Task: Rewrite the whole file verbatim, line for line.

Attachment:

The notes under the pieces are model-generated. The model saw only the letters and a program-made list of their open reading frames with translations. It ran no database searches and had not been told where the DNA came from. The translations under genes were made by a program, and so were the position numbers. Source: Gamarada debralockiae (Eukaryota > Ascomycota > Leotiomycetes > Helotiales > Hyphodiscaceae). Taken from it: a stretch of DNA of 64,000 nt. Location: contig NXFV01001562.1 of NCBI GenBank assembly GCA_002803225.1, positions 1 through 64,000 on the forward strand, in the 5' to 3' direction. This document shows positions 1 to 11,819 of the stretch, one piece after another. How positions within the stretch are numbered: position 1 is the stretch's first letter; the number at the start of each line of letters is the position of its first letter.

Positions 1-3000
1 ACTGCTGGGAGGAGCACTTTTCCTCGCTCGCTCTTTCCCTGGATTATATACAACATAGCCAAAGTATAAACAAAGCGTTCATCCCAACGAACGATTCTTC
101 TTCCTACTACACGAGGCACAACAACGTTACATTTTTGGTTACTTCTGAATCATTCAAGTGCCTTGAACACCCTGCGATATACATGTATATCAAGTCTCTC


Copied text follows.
The notes under the pieces are model-generated. The model saw only the letters and a program-made list of their open reading frames with translations. It ran no database searches and had not been told where the DNA came from. The translations under genes were made by a program, and so were the position numbers. Source: Gamarada debralockiae (Eukaryota > Ascomycota > Leotiomycetes > Helotiales > Hyphodiscaceae). Taken from it: a stretch of DNA of 64,000 nt. Location: contig NXFV01001562.1 of NCBI GenBank assembly GCA_002803225.1, positions 1 through 64,000 on the forward strand, in the 5' to 3' direction. This document shows positions 1 to 11,819 of the stretch, one piece after another. How positions within the stretch are numbered: position 1 is the stretch's first letter; the number at the start of each line of letters is the position of its first letter.

Positions 1-3000
1 ACTGCTGGGAGGAGCACTTTTCCTCGCTCGCTCTTTCCCTGGATTATATACAACATAGCCAAAGTATAAACAAAGCGTTCATCCCAACGAACGATTCTTC
101 TTCCTACTACACGAGGCACAACAACGTTACATTTTTGGTTACTTCTGAATCATTCAAGTGCCTTGAACACCCTGCGATATACATGTATATCAAGTCTCTC